A cookie is a small text file written to a user’s hard drive that contains an identifying user number. The cookies do not contain any personal information about users. We use the cookie so users do not have to log in every time they use the service and the cookie will automatically expire if you do not visit the Mondaq website (or its affiliate sites) for 12 months. We also use the cookie to personalise a user's experience of the site (for example to show information specific to a user's region). As the Mondaq sites are fully personalised and cookies are essential to its core technology the site will function unpredictably with browsers that do not support cookies - or where cookies are disabled (in these circumstances we advise you to attempt to locate the information you require elsewhere on the web). However if you are concerned about the presence of a Mondaq cookie on your machine you can also choose to expire the cookie immediately (remove it) by selecting the 'Log Off' menu option as the last thing you do when you use the site.

Some of our business partners may use cookies on our site (for example, advertisers). However, we have no access to or control over these cookies and we are not aware of any at present that do so.

Log Files

We use IP addresses to analyse trends, administer the site, track movement, and gather broad demographic information for aggregate use. IP addresses are not linked to personally identifiable information.


This web site contains links to other sites. Please be aware that Mondaq (or its affiliate sites) are not responsible for the privacy practices of such other sites. We encourage our users to be aware when they leave our site and to read the privacy statements of these third party sites. This privacy statement applies solely to information collected by this Web site.

Surveys & Contests

From time-to-time our site requests information from users via surveys or contests. Participation in these surveys or contests is completely voluntary and the user therefore has a choice whether or not to disclose any information requested. Information requested may include contact information (such as name and delivery address), and demographic information (such as postcode, age level). Contact information will be used to notify the winners and award prizes. Survey information will be used for purposes of monitoring or improving the functionality of the site.


If a user elects to use our referral service for informing a friend about our site, we ask them for the friend’s name and email address. Mondaq stores this information and may contact the friend to invite them to register with Mondaq, but they will not be contacted more than once. The friend may contact Mondaq to request the removal of this information from our database.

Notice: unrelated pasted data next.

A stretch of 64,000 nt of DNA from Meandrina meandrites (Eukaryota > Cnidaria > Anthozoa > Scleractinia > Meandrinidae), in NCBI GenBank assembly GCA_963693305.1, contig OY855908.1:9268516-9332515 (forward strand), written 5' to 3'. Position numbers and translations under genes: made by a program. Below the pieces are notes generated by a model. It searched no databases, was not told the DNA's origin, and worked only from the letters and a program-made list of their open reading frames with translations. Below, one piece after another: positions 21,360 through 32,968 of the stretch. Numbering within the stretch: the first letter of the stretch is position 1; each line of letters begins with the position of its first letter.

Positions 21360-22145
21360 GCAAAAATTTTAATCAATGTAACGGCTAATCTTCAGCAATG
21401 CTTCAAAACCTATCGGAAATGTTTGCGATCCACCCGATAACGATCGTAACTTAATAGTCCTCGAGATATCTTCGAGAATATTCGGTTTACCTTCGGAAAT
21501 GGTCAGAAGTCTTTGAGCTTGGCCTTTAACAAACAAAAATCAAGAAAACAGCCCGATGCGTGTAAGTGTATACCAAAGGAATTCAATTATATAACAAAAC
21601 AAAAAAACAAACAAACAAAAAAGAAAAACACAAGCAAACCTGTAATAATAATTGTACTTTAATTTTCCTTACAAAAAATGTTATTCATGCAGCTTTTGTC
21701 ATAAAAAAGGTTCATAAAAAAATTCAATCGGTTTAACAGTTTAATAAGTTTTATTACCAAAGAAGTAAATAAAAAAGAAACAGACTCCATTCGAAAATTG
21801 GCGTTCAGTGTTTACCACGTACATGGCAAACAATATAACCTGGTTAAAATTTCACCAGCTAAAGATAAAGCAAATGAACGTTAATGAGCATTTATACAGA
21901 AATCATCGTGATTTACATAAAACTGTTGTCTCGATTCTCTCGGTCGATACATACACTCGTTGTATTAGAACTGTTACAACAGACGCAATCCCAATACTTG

This website takes every reasonable precaution to protect our users’ information. When users submit sensitive information via the website, your information is protected using firewalls and other security technology. If you have any questions about the security at our website, you can send an email to webmaster@mondaq.com.

Correcting/Updating Personal Information

If a user’s personally identifiable information changes (such as postcode), or if a user no longer desires our service, we will endeavour to provide a way to correct, update or remove that user’s personal data provided to us. This can usually be done at the “Your Profile” page or by sending an email to EditorialAdvisor@mondaq.com.

Notification of Changes

If we decide to change our Terms & Conditions or Privacy Policy, we will post those changes on our site so our users are always aware of what information we collect, how we use it, and under what circumstances, if any, we disclose it. If at any point we decide to use personally identifiable information in a manner different from that stated at the time it was collected, we will notify users by way of an email. Users will have a choice as to whether or not we use their information in this different manner. We will use information in accordance with the privacy policy under which the information was collected.

How to contact Mondaq

You can contact us with comments or queries at enquiries@mondaq.com.

If for some reason you believe Mondaq Ltd. has not adhered to these principles, please notify us by e-mail at problems@mondaq.com and we will use commercially reasonable efforts to determine and correct the problem promptly.